The operation is performed under local anaesthetic mixed with adrenaline. The adrenaline allows a bloodless field and therefore the operation now does not need an uncomfotable torniquet.
The anaesthetic is usually injected by my anaesthetist. After about 10 minutes the area to be operated upon will have become numb. The rest of the hand will feel normal.
The hand is then painted with alcoholic iodine solution to clean the surgical area. The hand is draped in sterile sheets to allow a sterile field in which to operate.
A nurse will talk to you throughout your operation or you can chose music to listen through the speakers or with headphones.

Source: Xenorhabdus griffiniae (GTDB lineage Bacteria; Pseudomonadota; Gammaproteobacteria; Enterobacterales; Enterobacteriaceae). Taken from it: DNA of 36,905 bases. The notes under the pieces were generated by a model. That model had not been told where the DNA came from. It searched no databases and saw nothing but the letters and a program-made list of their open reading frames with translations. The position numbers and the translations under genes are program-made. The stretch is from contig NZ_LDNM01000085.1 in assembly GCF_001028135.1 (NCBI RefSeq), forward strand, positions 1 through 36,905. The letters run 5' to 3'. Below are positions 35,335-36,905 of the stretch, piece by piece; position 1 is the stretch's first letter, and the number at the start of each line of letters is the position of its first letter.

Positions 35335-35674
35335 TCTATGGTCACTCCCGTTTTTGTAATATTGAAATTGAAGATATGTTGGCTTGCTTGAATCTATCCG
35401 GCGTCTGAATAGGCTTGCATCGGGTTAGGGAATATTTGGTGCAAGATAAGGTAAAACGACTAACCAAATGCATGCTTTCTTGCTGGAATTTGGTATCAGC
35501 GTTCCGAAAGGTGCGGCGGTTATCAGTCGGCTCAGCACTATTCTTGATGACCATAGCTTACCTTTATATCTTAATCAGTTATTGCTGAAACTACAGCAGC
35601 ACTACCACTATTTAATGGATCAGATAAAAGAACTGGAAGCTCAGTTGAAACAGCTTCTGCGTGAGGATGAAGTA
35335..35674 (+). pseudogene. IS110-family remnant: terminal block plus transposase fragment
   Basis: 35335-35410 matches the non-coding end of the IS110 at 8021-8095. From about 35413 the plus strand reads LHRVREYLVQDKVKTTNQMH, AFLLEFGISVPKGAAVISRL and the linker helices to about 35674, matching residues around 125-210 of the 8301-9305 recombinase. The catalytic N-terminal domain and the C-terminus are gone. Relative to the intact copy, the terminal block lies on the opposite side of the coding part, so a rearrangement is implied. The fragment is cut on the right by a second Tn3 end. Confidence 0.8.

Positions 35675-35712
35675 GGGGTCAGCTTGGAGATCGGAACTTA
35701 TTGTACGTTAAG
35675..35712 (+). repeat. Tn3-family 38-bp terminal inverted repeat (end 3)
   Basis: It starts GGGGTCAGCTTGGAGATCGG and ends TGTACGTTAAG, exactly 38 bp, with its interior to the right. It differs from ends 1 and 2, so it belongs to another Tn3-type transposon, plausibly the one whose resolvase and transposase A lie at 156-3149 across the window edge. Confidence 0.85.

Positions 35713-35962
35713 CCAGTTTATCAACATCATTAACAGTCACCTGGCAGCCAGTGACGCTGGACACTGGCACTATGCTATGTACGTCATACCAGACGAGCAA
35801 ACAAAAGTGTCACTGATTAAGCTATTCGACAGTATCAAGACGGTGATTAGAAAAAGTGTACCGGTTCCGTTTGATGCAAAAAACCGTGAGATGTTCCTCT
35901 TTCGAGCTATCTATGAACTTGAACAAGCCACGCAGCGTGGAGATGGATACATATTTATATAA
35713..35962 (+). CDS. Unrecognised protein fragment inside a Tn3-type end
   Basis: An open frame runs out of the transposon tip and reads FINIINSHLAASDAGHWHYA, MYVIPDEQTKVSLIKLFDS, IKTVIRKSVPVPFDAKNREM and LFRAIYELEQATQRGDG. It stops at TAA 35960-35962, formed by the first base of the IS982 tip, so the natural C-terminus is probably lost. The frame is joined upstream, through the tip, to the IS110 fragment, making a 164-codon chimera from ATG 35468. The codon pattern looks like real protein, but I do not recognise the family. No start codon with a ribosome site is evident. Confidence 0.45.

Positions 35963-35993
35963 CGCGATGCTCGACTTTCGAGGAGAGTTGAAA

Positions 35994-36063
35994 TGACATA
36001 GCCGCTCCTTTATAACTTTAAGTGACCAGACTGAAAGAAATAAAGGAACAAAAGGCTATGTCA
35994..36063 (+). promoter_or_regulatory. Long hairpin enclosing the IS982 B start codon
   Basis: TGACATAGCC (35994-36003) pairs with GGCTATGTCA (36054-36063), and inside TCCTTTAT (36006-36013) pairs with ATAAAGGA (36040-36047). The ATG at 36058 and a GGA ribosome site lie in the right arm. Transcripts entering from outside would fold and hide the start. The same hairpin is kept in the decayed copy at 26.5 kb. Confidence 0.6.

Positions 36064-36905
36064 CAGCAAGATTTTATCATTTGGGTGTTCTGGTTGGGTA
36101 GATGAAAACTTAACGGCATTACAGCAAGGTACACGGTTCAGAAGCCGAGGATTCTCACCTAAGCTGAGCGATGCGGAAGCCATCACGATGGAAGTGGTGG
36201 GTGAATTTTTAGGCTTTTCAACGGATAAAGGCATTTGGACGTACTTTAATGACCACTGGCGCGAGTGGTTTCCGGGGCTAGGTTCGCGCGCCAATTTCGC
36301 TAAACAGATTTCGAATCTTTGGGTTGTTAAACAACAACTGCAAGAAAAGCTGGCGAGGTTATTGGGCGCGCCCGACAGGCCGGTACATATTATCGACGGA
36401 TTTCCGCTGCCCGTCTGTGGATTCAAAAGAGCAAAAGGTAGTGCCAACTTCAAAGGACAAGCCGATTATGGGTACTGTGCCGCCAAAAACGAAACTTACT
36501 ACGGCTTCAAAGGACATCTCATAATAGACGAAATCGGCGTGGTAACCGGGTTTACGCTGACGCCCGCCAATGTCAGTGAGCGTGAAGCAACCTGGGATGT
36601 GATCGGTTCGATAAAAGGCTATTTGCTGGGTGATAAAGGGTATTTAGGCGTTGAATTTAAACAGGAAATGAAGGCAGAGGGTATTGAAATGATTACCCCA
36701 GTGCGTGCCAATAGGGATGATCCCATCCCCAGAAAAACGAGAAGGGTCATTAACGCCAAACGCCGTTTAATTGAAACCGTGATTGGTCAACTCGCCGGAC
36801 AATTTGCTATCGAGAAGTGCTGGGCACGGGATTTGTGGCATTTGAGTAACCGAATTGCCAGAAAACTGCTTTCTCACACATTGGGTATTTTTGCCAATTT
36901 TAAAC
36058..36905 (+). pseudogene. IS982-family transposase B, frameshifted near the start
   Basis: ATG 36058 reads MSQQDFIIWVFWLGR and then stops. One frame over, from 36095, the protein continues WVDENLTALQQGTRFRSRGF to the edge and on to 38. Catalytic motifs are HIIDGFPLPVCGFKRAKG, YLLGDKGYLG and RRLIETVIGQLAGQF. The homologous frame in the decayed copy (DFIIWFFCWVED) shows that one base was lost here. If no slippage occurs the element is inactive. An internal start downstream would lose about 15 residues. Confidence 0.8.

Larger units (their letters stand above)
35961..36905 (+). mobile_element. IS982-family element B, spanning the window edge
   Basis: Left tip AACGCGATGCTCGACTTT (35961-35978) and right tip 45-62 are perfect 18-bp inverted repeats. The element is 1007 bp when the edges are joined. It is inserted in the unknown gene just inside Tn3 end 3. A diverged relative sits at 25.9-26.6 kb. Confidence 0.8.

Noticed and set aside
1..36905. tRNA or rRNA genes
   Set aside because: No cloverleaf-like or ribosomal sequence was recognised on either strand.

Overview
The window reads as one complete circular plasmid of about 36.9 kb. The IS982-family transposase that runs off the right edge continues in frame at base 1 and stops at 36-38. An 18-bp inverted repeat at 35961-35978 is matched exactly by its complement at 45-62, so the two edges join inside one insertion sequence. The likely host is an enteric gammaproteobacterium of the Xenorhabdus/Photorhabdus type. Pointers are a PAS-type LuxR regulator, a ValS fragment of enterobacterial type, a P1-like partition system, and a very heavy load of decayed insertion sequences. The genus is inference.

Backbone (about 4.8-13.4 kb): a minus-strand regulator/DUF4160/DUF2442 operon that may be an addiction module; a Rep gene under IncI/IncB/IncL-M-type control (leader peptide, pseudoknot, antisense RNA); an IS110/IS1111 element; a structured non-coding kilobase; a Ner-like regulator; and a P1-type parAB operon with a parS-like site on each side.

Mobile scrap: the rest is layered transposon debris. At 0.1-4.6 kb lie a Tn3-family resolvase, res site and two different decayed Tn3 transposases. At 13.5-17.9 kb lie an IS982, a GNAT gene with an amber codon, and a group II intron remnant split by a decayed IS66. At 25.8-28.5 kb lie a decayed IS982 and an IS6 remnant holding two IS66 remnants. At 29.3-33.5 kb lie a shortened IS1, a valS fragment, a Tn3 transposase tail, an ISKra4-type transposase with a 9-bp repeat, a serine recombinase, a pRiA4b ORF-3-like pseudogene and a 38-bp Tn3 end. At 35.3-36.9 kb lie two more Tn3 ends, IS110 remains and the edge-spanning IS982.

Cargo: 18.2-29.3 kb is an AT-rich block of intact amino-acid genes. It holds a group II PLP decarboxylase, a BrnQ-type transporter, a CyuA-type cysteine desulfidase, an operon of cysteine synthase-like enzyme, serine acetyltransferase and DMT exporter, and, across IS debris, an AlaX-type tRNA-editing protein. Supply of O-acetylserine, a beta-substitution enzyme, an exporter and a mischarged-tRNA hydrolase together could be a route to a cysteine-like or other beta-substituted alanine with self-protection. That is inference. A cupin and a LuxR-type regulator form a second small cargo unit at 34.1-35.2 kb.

A skin incision about 3 cm is made once the skin is numb
The fat is spread and held back by a small retractor.
The transverse carpal ligament can be seen in the base of the wound. I have begun to release it and you can see the small incision that I have made in it.
This incision is continued under direct vision released the whole of the ligament.
The nerve and tendons are now free from compression below the released ligament.
The wounds are closed with tiny non absorbable sutures.
A wool and crepe dressing are applied to the hand allowing total finger movement.
For more information on carpal tunnel syndrome visit www.carpaltunnelsurgeon.co.uk